Warner Bros.’ George Feltenstein on Warner Archive
During the 2013 TCM Film Festival, Reveal Shot featured an interview with George Feltenstein, senior vice president of catalog marketing for Warner Bros. Digital Distribution, who discussed the studio’s painstaking restoration of “Giant” (1956), which screened on Day 2 of the festival.
Now, here is the second part of that interview. Feltenstein talks about the ongoing success of the Warner Archive.
Feltenstein founded the Archive in 2009. Though Sony had announced early in 2008 that it would bring some of its niche titles to DVD on a made-on-demand basis, the Warner Archive was first to market with the concept. As Feltenstein explained to me in an interview at the time, there was a great deal of “pent-up demand” for many of the titles in Warner’s movie and TV library, the largest in the world.
The home video market seemed to be in full decline. The U.S. was still in the throes of the economic recession of 2008-09, and an increasing number of people seemed to prefer DVD rental to purchase. Retailers were returning many unsold discs to the studios, saying they could no longer justify the shelf space. Worse, important outlets like Tower Video and Virgin Megastore disappeared from the landscape.
However, Feltenstein noticed that a number of older titles had sold very well in the retail market over the previous year. He knew there were much-requested A-list films and TV shows that would generate solid sales if sold directly by the studio at WarnerArchive.com.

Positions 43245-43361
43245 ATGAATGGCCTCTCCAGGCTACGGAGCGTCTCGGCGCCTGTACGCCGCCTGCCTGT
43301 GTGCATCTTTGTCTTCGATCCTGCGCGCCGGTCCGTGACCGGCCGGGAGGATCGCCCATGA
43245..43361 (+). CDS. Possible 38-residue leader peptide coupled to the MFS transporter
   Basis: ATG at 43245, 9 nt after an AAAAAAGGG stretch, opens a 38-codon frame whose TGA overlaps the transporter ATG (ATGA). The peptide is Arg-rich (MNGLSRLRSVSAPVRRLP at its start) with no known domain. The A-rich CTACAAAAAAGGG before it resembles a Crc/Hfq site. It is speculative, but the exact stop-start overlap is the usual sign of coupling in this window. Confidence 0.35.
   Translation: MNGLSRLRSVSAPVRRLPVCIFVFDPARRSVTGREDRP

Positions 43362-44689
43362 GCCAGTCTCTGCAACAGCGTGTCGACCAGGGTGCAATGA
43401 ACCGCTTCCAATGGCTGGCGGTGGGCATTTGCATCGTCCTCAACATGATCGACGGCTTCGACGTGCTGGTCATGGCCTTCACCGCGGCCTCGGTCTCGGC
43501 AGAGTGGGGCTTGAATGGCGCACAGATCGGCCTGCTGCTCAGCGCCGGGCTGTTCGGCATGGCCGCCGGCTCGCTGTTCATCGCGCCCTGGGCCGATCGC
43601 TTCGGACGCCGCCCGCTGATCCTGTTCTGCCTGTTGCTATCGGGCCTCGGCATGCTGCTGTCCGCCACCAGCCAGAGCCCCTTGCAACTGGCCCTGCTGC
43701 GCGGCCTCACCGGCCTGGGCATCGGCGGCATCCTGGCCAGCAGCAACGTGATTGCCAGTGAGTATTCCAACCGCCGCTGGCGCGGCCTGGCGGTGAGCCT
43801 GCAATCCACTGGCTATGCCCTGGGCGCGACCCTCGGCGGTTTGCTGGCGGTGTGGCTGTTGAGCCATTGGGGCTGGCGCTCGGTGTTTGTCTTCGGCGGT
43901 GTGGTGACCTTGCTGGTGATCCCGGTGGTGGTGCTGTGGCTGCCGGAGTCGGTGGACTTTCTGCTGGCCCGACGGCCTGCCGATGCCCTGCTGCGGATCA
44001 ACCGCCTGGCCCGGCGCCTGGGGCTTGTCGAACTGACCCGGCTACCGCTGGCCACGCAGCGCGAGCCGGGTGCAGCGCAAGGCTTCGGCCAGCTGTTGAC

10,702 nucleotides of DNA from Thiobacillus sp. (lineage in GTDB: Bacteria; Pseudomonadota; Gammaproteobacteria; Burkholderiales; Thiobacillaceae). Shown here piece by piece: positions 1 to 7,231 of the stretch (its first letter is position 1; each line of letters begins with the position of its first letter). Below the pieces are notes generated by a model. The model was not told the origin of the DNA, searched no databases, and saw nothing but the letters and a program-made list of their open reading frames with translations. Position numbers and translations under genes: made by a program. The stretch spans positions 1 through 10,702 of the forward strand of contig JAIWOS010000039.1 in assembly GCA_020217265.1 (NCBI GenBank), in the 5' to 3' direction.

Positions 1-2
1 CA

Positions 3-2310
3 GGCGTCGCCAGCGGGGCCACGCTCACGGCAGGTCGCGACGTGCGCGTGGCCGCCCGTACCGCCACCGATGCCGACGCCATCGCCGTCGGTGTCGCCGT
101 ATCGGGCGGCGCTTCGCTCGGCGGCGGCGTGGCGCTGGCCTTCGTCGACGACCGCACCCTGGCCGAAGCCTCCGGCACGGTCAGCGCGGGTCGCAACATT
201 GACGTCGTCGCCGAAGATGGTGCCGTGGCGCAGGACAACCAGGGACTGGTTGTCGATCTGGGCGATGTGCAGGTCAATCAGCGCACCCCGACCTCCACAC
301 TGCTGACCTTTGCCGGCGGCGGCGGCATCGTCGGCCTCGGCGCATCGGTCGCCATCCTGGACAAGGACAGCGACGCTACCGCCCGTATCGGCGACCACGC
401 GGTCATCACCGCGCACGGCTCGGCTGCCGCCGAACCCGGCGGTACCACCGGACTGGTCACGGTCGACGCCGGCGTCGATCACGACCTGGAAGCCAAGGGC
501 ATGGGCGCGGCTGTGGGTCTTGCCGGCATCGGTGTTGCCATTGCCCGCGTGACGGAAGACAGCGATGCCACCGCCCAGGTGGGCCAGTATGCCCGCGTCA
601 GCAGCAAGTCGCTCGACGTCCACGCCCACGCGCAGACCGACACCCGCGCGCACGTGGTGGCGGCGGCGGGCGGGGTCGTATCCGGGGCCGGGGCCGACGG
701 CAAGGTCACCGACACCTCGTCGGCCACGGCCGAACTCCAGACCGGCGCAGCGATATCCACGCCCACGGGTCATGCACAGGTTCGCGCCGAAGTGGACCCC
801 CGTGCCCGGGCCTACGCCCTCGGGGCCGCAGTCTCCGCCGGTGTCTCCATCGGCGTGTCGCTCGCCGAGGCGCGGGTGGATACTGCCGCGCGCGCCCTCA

Initially, 150 films were made available, and the program was an immediate success. Today Warner Archive offers more than 1,500 titles, many of them either remastered or brought up to a standard of quality just below that of a full remastering.
Feltenstein said in the April 26 interview that it is gratifying to see other studios, including MGM and Fox, move ahead with their own on-demand disc offerings, because “imitation is the most sincere form of flattery.”
“We would like to see every studio that has a large film library make their movies available as we have done. We make the caveat that we make sure that there is a significant level of quality improvement from what had been offered on television or VHS or whatever the case might have been.”
Other studios have stumbled, at times, in this regard. Fox has raised the ire of film buffs with its Fox Cinema Archives initiative, launched last year, which frequently issues movies shot in the CinemaScope widescreen format in so-called “pan-and-scan” versions, when anamorphic widescreen has been the accepted home video standard for many years.
In the pan-and-scan process, a telecine operator pans horizontally across the image to find the middle of the wide frame to give viewers a sense of what’s happening on the screen. The result is a loss of about 30% of the picture.
Warner Archive has of course recently begun a streaming offering, an indication that Feltenstein isn’t concerned that the technology will cannibalize Blu-ray and DVD sales.
A fascinating Internet discussion last month focused on the concern of cinephiles Stephen Bowie and Stuart Galbraith IV that too many film buffs appear to be settling for streaming, when the superior Blu-ray experience has become quite affordable.
“I think streaming is additive, and complementary [to Blu-ray],” Feltenstein said. “For the consumer who wants to own a film, Blu-ray provides the opportunity to own a film at the highest possible quality. And having the ease and access of being able to watch content on several different devices is only a plus.
“The use of Blu-ray for catalog titles is a growing business,” Feltenstein went on, despite the ongoing weakness of the economy and the ascendance of streaming.
“.. It’s all about the right format and the right availability, and it’s a call to action for all of the studios to make sure their libraries are well-maintained so that the quality is sufficient to justify a Blu-ray presentation.”
— David B. Wilkerson